And now for some random pictures.

Chinese Pizza

Cheaper than Pizza Hut.  Not as good, but not bad.

Ice Cream Man

Almost too cute to eat.  Those are red beans for his eyes and nose.

Cormorants - Chinese Fishing

It is strange.  We have a lot of water ways in Linyi, but I never see anyone fishing.  This was the first time I have seen Cormorants here.  I have no idea how they fit four boats into that little truck.

Start 'em young.

I see a lot of strange things in China, but this just about had me rolling in the streets.

Categories: China,Food,Humor,Linyi
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May
03
2010

Qufu, China

bya Gabrielle at 12:32 AM

I always seem to start out my posts with, a few something or other ago, Phil and I did this or went here . . .  I suppose I just take too long to actually get whatever it is that we did posted. I’ll try to get better at it.  Now that Phil and I can use both of our computers at the same time, that may actually be possible.  Hooray, for wireless!!  Right now, I am enjoying  a wonderful three day vacation because Monday is Labor Day.  In years previous, it used to be a week long vacation, but this is the first year it has only been a day – at least I think that is right.  I really don’t know why they changed it, but I suppose they had a good reason.

Last weekend, Phil and I decided to change up our scenery a little by going to Qufu.  The city is famous because Confucius, the Chinese philosopher, was born there.  He also taught there and of course, that is where he was buried.  See the map below to get an idea of where it is located in China.  Qufu is only about two hours north-west of Linyi by train.  When we went to buy our tickets a few days in advance, I had no idea how much they were going to cost, but was pleasantly surprised to find a soft seat only cost 24 yuan.  I saw another lady with a ticket to Beijing and her ticket said 113 yuan, but I don’t know if that was for a soft seat, hard seat, or standing only.  Yes, they do sell standing only tickets.  Those were the only ones available to us coming back.  I get to that later.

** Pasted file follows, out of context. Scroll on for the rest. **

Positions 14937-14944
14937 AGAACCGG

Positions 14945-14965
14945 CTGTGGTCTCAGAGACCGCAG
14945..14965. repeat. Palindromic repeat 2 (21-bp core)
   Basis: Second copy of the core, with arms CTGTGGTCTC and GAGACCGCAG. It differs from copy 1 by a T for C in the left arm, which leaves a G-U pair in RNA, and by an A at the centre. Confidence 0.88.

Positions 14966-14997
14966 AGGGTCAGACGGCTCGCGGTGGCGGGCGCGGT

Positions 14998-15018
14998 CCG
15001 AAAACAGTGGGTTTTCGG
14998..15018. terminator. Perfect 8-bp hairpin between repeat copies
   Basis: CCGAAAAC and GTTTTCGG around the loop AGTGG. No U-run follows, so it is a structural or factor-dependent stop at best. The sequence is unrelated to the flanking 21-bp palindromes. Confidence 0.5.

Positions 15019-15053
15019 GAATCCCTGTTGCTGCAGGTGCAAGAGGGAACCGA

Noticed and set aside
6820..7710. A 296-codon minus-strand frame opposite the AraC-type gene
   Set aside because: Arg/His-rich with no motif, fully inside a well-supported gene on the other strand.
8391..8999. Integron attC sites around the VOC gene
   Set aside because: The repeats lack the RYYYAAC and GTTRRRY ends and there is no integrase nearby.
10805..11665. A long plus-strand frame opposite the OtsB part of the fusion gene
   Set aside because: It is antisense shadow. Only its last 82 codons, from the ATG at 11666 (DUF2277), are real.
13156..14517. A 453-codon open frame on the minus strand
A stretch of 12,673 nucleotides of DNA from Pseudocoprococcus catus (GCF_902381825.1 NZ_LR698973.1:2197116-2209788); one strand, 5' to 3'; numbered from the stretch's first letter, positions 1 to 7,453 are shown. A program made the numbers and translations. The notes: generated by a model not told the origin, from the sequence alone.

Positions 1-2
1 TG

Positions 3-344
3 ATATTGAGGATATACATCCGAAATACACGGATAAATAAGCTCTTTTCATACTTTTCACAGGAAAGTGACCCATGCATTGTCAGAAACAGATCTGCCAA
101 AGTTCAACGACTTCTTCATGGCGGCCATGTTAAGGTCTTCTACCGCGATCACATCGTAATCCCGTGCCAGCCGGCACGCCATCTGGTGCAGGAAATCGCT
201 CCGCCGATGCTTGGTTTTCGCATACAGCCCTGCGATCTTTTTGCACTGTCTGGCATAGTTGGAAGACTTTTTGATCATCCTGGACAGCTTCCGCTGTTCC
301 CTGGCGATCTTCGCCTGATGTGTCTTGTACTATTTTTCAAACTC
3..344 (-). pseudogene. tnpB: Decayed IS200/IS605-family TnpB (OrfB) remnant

Qufu Map

Getting to Qufu wasn’t a problem at all.  Phil and I had to battle the crowd on the train and peel back our sardine can to breath better, but that is a train in China for you.  I was just happy to have seats.  When we first got on, we did find that our seats were already occupied, but once they saw our tickets, they got up.  There was no real place to put our backpacks, so we had put them in our laps.  That was fun.  At least it was only a two hour ride.

Five or six stops later, one of the girls we were sitting by said, in English, that we had arrived.  The train only stops for a minute or so, so you have to book it to the platform . . . except in our case, there was no platform to walk out on to.  The car that we were in had stopped short of it and we had to jump down to the gravel.  It wasn’t that far, really, but with a big backpack on, it felt farther.  When I landed, the weight of my bag nearly made me fall flat on my face.  While we were walking to the platform, the train station employees kept telling us to step away from the train . . . but there wasn’t much space between the train and the wall, so they yelled at us until we got to a point along the path that they deemed safe.